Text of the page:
Polycystic ovary syndrome (PCOS) is a set of symptoms stemming from a hormonal imbalance that affects females of reproductive age. Affecting somewhere from 5-15% of females, it’s one of the leading causes of female infertility, and it’s the most common hormonal disorder in females.
In this blog post, we’ll explore PCOS and its causes, diagnosis, and treatment using visuals from the interactive 3D PCOS model and others in Visible Body Suite.
Normal ovarian cycle and PCOS
During the ovarian cycle, follicles containing oocytes mature, the oocyte is released into the uterine tube, and then the empty follicle develops into the corpus luteum. For more information on the ovarian cycle, you can read this whole blog post on the topic!
In the ovarian cycle, follicles mature; the primary follicle (right) matures into the secondary follicle (left), which then develops into the vesicular follicle. Image from Visible Body Suite.
A normal ovarian cycle depends on hormones to function. When hormone levels are abnormal, follicles don’t mature fully, which prevents them from releasing oocytes into the uterine tube, a process called ovulation. Without ovulation, immature follicles can accumulate on the ovary, creating bumps that can cause inflammation and irritation of tissues.
The process by which the follicle forms the corpus luteum is called luteinization; with PCOS, this part of the ovarian cycle is also disrupted. The corpus luteum typically produces progesterone, but the corpus luteum can’t develop without a mature follicle, so progesterone levels don’t increase.
What’s so special about progesterone? The most important function of this hormone is to prepare the uterus to accept a fertilized egg. Progesterone also regulates menstruation and stimulates glandular development.
When disrupted luteinization leads to a lack of progesterone, the hypothalamus creates gonadotropin hormone-releasing hormone (GnRH), which in turn leads to high levels of luteinizing hormone (LH) and low levels of follicle-stimulating hormone (FSH). Theca cells, which surround the follicle, produce androgens (male sex hormones) in response to the FSH, which can cause symptoms like acne and excess hair growth.
The exact cause of PCOS is unknown, but like many other diseases, it’s thought to be a combination of environmental and genetic factors. Researchers have identified some genes that have been tied to PCOS and have estimated about 70% heritability.
Some believe that when genetic predisposition to PCOS meets factors like obesity and insulin resistance, PCOS occurs. Low birth weight, early puberty, and rapid weight gain in infancy are some other risk factors that may contribute to PCOS.
There are several conditions associated with PCOS, including
Type 2 diabetes
Many people with PCOS have insulin resistance, which may be connected to the hormonal imbalances in PCOS. In fact, more than half of people with PCOS develop diabetes by the age of 40.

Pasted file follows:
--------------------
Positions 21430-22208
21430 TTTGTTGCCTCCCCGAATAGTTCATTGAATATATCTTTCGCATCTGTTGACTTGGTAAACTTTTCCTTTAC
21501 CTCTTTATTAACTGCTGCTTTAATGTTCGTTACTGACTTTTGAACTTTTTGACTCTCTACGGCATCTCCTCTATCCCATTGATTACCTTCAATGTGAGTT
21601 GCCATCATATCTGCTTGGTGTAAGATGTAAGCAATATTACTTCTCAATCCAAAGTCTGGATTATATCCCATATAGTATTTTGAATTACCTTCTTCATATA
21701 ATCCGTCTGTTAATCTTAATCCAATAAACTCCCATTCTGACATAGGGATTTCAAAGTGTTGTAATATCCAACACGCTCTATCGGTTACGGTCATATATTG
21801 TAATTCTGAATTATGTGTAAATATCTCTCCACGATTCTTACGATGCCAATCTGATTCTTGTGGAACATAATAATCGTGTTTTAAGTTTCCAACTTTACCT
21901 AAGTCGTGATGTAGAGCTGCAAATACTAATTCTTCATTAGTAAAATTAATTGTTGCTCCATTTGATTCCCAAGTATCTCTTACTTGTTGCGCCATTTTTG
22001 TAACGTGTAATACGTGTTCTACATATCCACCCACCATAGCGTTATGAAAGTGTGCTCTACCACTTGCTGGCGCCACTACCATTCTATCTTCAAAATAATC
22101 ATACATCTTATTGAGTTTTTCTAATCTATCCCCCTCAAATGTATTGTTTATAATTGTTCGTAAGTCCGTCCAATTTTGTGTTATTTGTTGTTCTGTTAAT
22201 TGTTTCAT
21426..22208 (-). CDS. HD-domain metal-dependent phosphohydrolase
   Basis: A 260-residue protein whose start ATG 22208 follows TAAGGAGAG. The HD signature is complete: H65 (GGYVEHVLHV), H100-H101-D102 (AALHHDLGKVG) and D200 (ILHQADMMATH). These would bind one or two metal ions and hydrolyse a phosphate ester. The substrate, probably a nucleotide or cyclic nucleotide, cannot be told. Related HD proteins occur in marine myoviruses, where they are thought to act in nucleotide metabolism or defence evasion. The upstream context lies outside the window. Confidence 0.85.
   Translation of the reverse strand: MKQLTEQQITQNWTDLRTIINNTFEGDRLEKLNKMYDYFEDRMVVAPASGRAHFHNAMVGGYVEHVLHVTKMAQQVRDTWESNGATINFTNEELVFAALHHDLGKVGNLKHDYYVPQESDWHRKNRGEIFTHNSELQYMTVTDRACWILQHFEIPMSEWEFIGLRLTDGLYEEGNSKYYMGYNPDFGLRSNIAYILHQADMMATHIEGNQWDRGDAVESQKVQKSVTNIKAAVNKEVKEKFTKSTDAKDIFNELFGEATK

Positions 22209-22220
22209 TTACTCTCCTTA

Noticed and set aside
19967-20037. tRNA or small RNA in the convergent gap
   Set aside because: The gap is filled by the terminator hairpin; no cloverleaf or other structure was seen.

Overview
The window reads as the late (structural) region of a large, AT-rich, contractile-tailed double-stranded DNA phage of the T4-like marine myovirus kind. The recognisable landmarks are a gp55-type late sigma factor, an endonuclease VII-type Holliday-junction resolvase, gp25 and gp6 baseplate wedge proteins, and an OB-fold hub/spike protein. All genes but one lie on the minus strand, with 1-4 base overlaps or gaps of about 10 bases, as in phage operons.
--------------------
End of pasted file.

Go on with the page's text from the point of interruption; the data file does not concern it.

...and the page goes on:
The hypothalamus, anterior pituitary, and ovaries all need to communicate with each other, but a high level of insulin can disrupt that communication. It’s thought that this can lead to GnRH production from the hypothalamus.
PCOS diagnosis and treatment
Different organizations require slightly different criteria to be diagnosed with PCOS. Using the Rotterdam Criteria, the international criteria for PCOS, you have to have at least two of the following criteria to be diagnosed with PCOS:
Irregular periods caused by a lack of ovulation
High levels of male hormones, which can lead to acne and excess face and body hair
Small cysts on the ovaries
It’s worth mentioning that you can have a higher than average amount of body hair, acne problems, and even polycystic ovaries without having PCOS, which is characterized by its hormonal imbalance.
There’s no specific test for PCOS, but doctors may use a pelvic exam, blood tests, and/or a pelvic ultrasound to gather more information.
Diagnosing PCOS can take a while—it can take months to years to receive a diagnosis. This is in part because other conditions have to be ruled out, and diseases like thyroid disease can cause similar signs and symptoms as PCOS. It’s also hard to diagnose in adolescents because many features (like an irregular period) are common in puberty.
PCOS can’t be cured, but it can be treated. Treatment for PCOS includes medication and weight loss, which can reduce symptoms and may increase effectiveness of medications. However, though weight loss is a treatment for PCOS, the hormonal imbalances associated with PCOS can also make it more difficult to lose weight.
There are many different medications prescribed to people with PCOS, including birth control to regulate hormones or medications to help with ovulation, like Clomiphene.
PCOS is a group of symptoms that result from a hormonal imbalance. This imbalance means that the ovary’s follicles don’t mature properly, leading to a lack of ovulation and a buildup of follicles. This can result in cysts on the ovaries. PCOS is connected to several other diseases, such as type 2 diabetes, and though it can’t be cured, it can be treated.
Want to learn more about the ovaries? Check out these blog posts!